Reading More

When I pick up a book, I feel at peace. The world around me falls to my feet and I am uplifted by stories of characters I may or may not believe.

That’s what I told my partner last night when we spoke about progress, and I recalled my lifelong strategy to develop myself and become better. Better as in more precise and intentional with my actions, to show up genuinely and confidently, to be morally upstanding.

So when I pick up a book, I experience someone else’s journey to becoming better or maybe not. Maybe it’s their journey to survive a tragedy or an epic tale that reinvigorates their life. I am inspired by these stories, by action and reflection. The human spirit thrives here.

At first, it was hard to tear myself away from the screen. Then the moment(s) of truth arrived. Days arrived when my head and eyes would hurt and, like an addict to her fix, I’d take my seat and plug in.

I was becoming a robot, lifelessly consumed and consuming crap from the TV as well as in front of it. Crap because it was about fake lives and did not nurture me. I still have my favorite shows and enjoy bingeing once in a while, but it’s not sustainable. Sitting idly and being fed programming made me crave something new, fresh, and real. The effects became physical, making me lazy, tired, and unfocused.

Watching shows or movies is entertaining, and it’s a creature comfort of the modern professional. I love comedy and satire, so I reached for rowdy and silly comedies to escape my overthinking mind. Unfortunately but expectedly, a lot of the comedies available on streaming platforms perpetuate beliefs that are not mine. It is a world full of mostly white men who are free to be sexist, racist, and domineering in their opinions presented as truths. It was only a matter of time before my TV-watching habits began to inform my own actions and attitudes. I may hold deeply-rooted intentions close to my heart, but if I haphazardly let in influences counter to my moral compass, my intentions are swayed by the environment.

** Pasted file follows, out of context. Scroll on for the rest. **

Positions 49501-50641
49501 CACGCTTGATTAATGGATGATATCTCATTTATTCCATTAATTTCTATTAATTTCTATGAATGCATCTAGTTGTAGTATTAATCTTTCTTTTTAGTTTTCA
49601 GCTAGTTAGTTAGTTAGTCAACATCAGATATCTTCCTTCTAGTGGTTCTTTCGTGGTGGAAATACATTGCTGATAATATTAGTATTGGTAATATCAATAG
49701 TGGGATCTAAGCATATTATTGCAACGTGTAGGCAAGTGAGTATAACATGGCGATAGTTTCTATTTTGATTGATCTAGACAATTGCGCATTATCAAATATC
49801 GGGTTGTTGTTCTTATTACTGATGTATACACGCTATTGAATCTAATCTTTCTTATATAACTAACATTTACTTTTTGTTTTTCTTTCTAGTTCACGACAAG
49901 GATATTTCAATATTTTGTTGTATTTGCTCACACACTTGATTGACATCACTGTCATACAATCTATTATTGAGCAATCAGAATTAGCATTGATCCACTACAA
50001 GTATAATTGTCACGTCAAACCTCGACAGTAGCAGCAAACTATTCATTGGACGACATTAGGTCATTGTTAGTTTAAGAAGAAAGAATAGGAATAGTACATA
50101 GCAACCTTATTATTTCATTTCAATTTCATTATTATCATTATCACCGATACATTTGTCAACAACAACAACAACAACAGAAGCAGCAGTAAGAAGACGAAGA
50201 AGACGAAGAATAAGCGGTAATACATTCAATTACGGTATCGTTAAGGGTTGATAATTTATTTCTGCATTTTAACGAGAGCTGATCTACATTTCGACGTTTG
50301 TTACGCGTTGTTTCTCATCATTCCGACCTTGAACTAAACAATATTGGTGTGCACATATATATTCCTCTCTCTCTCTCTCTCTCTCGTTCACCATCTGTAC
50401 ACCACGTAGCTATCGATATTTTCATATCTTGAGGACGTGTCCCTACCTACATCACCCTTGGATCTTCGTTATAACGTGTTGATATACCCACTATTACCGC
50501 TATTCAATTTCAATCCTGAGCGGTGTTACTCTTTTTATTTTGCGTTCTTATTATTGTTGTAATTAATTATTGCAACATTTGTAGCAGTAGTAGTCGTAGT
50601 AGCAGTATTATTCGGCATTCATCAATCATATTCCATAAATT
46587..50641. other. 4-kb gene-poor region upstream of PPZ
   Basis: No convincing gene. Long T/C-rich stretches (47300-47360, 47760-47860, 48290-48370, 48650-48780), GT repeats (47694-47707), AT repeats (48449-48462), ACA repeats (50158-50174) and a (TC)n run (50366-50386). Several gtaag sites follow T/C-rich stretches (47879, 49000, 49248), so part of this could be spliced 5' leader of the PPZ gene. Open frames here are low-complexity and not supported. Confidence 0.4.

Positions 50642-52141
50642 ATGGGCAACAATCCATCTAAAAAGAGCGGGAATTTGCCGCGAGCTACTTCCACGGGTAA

We live in capitalism. Its power seems inescapable. So did the divine right of kings. Any human power can be resisted and changed by human beings. Resistance and change often begin in art, and very often in our art, the art of words.

Ursula K. Le Guin

When I pick up a book, it’s an escape. An escape similar to what I experienced as a kid. I’d wake up at 5 in the morning and read stories about adventurous girls who solved crimes or, God forbid, rejected suitors, poems about love and depression, and classics about growth as much as madness. I felt at peace immediately, if not within the first or second chapter. When I was not inspired to read, I’d flip the book to a part in the middle or sometimes the end. The excitement on those pages would let me know that there is more to come. No doubt I’ve absorbed this tender belief that good things are coming & perseverance pays off.

Reading is a reminder that our journey matters, more than the end goal & the beginning. Reading – in the midst of my return to myself, to honor my peace and passion – is a Godsend that then reminds me of my power. By reading, we also learn how to analyze and engage with the world around us. It is more interactive and engaging than simply consuming what is presented, packaged & sold.